In his important 2005 analysis of the Catholic Church in America, Peter Steinfels observed that
in some respects, the future of lay parish ministry is assured. Catholics are willing. The church needs them. The parish of 2025 will employ them. What remains to be determined is who will be drawn to these positions and how they will be trained, appointed, promoted, retained, and supported in their work and their personal spiritual growth. With sufficient neglect and discouragement, of course, their numbers could level off…, turnover could increase, those with greatest potential for leadership could be driven away, or polarization that has injured other aspects of lay parish ministry could settle in here, too.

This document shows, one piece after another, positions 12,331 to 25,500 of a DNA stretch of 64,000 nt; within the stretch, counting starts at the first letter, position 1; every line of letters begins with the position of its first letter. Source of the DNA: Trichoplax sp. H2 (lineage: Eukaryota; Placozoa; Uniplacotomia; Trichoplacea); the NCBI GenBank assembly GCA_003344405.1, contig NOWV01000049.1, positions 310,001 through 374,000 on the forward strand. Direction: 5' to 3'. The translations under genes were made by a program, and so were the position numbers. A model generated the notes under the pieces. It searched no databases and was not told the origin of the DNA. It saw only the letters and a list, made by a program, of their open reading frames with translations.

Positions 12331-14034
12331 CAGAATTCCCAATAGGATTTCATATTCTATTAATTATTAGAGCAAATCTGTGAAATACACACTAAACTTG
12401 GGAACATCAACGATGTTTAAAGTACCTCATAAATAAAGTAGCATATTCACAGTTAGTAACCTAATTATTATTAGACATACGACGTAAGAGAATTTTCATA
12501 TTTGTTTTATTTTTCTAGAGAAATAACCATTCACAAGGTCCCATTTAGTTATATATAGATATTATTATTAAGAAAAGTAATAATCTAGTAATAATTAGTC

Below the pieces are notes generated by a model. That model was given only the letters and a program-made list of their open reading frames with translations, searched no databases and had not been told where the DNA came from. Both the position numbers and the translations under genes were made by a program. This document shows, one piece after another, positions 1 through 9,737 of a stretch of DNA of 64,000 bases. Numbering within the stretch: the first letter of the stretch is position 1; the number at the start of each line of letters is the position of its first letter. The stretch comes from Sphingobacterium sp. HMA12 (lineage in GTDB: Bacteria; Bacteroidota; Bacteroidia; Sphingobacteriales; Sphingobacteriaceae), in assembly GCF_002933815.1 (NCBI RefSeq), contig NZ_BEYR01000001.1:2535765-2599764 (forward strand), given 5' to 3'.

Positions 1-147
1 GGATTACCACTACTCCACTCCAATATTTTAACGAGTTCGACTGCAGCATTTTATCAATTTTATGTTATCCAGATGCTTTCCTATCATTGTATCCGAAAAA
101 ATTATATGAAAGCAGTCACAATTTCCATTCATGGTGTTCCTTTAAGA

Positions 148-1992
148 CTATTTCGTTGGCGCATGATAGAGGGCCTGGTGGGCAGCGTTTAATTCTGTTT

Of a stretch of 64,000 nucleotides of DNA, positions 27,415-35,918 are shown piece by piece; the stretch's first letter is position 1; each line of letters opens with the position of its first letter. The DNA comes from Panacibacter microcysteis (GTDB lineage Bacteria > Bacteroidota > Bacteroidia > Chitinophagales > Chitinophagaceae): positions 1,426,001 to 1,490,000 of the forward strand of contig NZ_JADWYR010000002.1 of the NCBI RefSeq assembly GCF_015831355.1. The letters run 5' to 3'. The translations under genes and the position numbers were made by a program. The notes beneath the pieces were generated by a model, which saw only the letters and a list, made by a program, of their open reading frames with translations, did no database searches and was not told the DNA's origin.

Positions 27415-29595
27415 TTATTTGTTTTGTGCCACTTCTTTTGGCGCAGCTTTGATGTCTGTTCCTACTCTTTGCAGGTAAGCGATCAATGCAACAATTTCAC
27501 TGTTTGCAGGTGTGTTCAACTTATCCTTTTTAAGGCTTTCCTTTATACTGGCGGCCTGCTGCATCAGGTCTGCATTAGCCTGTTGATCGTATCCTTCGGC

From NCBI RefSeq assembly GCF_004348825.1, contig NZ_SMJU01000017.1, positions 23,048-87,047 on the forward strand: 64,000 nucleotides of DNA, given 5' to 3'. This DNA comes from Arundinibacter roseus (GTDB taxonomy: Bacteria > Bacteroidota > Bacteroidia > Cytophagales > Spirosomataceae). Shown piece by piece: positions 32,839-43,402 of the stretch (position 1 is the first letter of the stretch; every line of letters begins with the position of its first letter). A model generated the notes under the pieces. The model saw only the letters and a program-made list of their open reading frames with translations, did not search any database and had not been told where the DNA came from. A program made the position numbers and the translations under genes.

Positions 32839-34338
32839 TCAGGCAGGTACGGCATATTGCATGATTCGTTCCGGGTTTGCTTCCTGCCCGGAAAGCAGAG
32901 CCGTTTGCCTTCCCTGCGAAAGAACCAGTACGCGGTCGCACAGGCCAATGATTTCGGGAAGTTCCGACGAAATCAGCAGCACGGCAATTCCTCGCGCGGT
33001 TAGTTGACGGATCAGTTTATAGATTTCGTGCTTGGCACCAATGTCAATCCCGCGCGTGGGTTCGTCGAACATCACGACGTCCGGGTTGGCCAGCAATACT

How will they be trained? Traditional university programs, of course, will continue to do the job for a relatively small body of professionals. But many potential lay ministers are not in a position to go to the universities that offer graduate degree programs in theology or religious education. There are financial and geographic obstacles facing many who are “willing” and who might possess great “potential for leadership.” They live in remote parts of the country or are stationed in military bases around the world, and the cost of spending years on a campus with a graduate theology program is not financially realistic. The local churches need their involvement in ministry; some of these potential leaders are now being trained in online programs.